Tuesday, March 29, 2011
Searcy State Mental Hospital
Searcy is one of my favorite haunted places. I did my internship here a very long time ago and I fell in love with it's history and it's white chipped walls. Everything about this old hospital spoke to me. It was even more remarkable because most of those who worked there and lived there every day were oblivious to it's history. I found this hospital so fascinating that I wrote I book about it which will be coming out this April.
Searcy State Hospital is located in Mt. Vernon Alabama. Prior to being a state hospital the old hospital has along and dark history that is very difficult to find, but easy to see upon casual observation. The hospital is encased in long, chipped, white walls that seem as old as anything in the United States. From outside these walls, you can see a battered watchtower that gives testament to the fact that the hospital is in the same location as a 300 year old fort. The fort bears witness to American history and was originally a Spanish fort. It switched hands during the Louisiana Purchase and became a US fort. After the US took possession of the fort it was converted to a military arsenal and became known as the Mount Vernon Arsenal.
The Arsenal switched hands again several times and was taken by the Confederates during the civil war only to be passed back over the United States again in 1862. From 1887 to 1894, The Arsenal became a Barracks and was used as a prison for the captured Apache people. The most famous of the Apache people to be held in these barracks was Geronimo. The infamous Aaron Burr was also held at this secluded prison at some point.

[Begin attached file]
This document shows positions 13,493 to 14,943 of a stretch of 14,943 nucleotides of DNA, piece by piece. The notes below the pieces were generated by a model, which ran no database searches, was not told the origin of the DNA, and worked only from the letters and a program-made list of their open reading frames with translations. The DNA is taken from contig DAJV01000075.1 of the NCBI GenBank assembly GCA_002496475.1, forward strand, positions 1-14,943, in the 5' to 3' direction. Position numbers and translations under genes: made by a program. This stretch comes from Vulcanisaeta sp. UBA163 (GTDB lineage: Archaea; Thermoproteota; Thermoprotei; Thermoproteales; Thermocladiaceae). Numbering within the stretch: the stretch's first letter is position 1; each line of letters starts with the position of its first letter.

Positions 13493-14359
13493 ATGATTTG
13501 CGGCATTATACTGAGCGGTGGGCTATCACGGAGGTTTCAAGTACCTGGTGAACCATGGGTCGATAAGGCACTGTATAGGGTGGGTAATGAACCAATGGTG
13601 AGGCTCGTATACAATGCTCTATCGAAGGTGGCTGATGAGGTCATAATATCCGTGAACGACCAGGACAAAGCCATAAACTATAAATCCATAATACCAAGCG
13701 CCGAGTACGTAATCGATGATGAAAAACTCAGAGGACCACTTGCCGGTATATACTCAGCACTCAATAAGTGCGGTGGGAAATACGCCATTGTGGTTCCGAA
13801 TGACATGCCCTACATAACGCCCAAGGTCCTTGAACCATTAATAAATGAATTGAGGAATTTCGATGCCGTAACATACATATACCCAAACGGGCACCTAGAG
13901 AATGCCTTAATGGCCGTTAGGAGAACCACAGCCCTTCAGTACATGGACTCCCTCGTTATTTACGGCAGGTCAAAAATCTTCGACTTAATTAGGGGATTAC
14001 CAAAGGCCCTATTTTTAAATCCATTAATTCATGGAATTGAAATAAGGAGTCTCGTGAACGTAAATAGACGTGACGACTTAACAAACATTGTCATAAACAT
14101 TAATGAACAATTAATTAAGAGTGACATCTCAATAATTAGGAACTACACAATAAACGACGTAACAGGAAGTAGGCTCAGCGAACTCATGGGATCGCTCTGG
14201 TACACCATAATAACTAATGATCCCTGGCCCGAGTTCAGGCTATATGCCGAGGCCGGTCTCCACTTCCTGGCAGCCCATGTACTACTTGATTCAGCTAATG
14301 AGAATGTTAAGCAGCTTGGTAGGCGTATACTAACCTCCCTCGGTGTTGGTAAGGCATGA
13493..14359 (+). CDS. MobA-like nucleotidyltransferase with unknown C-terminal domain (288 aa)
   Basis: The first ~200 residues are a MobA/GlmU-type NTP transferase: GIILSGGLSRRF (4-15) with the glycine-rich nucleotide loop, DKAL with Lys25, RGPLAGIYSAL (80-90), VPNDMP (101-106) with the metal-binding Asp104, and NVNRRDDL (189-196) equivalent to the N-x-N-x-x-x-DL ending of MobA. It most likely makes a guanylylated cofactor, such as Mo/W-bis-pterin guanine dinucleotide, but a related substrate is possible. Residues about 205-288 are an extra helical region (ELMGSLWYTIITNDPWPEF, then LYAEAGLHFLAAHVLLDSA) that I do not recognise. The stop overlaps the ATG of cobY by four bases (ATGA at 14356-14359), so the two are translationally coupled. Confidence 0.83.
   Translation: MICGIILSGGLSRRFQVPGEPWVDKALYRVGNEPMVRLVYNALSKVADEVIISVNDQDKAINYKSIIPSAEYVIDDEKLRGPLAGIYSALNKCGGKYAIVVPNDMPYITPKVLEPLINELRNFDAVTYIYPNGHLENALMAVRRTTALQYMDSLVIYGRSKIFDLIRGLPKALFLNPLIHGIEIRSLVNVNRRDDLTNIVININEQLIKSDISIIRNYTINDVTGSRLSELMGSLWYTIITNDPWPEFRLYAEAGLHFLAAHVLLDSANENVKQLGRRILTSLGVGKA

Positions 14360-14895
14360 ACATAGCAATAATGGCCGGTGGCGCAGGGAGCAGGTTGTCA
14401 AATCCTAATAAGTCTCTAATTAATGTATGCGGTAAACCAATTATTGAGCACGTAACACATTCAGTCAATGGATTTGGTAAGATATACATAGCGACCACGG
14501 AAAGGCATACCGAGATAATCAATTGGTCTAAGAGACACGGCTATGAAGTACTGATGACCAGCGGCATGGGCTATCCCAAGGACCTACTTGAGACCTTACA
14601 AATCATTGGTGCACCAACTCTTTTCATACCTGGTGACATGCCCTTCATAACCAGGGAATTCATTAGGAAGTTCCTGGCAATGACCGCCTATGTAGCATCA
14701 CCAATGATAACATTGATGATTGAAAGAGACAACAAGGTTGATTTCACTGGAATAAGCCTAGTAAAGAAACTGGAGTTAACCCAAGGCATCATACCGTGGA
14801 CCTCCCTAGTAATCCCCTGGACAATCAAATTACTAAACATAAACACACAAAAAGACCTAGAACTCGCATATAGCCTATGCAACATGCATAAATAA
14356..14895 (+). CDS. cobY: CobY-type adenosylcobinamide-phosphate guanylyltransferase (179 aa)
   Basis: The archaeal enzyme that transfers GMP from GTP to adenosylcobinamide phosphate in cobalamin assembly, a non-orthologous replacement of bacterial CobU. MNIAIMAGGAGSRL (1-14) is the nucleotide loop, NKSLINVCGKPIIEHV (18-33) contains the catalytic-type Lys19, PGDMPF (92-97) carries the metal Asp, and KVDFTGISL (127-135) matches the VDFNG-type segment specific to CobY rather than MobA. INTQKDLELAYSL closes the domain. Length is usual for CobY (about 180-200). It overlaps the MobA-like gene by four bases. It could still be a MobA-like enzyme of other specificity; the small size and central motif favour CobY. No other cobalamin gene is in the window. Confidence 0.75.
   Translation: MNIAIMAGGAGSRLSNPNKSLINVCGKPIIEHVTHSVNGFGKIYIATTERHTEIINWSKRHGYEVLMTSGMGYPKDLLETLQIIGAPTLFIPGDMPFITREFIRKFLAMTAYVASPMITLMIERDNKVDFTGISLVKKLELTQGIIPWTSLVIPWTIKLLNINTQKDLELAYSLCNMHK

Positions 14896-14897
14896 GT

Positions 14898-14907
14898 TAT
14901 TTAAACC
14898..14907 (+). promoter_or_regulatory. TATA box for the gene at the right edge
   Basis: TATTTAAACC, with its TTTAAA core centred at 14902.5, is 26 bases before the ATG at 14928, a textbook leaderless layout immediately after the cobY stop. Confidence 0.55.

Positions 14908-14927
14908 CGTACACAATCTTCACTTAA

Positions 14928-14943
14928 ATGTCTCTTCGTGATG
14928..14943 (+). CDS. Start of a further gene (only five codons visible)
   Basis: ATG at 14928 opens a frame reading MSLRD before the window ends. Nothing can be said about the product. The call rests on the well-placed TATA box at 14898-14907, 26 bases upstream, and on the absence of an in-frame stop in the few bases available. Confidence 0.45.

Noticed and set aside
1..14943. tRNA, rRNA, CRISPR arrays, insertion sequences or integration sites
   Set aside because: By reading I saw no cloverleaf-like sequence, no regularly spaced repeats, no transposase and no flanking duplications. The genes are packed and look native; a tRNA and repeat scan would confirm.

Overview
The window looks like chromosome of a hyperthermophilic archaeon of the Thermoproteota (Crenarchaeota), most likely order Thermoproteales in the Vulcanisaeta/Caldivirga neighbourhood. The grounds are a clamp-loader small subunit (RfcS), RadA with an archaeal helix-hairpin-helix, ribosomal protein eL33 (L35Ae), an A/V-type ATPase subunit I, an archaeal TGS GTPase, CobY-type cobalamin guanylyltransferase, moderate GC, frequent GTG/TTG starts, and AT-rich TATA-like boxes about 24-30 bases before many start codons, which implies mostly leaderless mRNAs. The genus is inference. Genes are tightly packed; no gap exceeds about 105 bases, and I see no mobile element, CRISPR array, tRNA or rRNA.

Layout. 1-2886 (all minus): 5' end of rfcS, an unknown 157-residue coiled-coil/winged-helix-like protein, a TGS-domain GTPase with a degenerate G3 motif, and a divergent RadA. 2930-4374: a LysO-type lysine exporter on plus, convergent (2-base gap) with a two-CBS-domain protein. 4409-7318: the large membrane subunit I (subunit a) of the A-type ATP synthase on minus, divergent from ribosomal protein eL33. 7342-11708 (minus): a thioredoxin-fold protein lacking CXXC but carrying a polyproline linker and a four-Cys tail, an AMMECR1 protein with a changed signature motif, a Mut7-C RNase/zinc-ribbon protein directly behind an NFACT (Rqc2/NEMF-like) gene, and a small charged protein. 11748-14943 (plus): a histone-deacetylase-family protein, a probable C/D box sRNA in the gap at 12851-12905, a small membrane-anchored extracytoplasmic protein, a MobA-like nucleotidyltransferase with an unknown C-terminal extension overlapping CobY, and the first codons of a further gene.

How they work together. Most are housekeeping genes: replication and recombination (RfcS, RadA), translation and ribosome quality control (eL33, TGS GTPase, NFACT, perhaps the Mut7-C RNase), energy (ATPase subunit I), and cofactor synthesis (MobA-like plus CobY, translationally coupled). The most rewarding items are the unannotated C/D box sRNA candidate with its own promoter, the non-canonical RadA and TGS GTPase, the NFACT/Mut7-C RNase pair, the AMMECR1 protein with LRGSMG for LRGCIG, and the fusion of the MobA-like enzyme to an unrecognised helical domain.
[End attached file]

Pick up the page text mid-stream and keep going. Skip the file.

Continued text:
In 1900 the Barracks were transformed once again and the prison became a mental hospital. Searcy hospital was built as the African American mental hospital in Alabama. Conditions in the hospital were beyond questionable and at one time there were over 2000 patients in the crowded hospital and all were seen by one psychiatrist. All patients were expected to work in the fields.
The hospital was desegregated in 1969, but it’s history is all around it. The hospital is still in used today, and although the residents live in new buildings, many tell stories of ghosts and devils that linger in the white walls and abandoned buildings that surround the new facilities. These stories are usually ignored, because the patients are crazy, but I’m not the only sane person who saw a few ghosts while they were working there.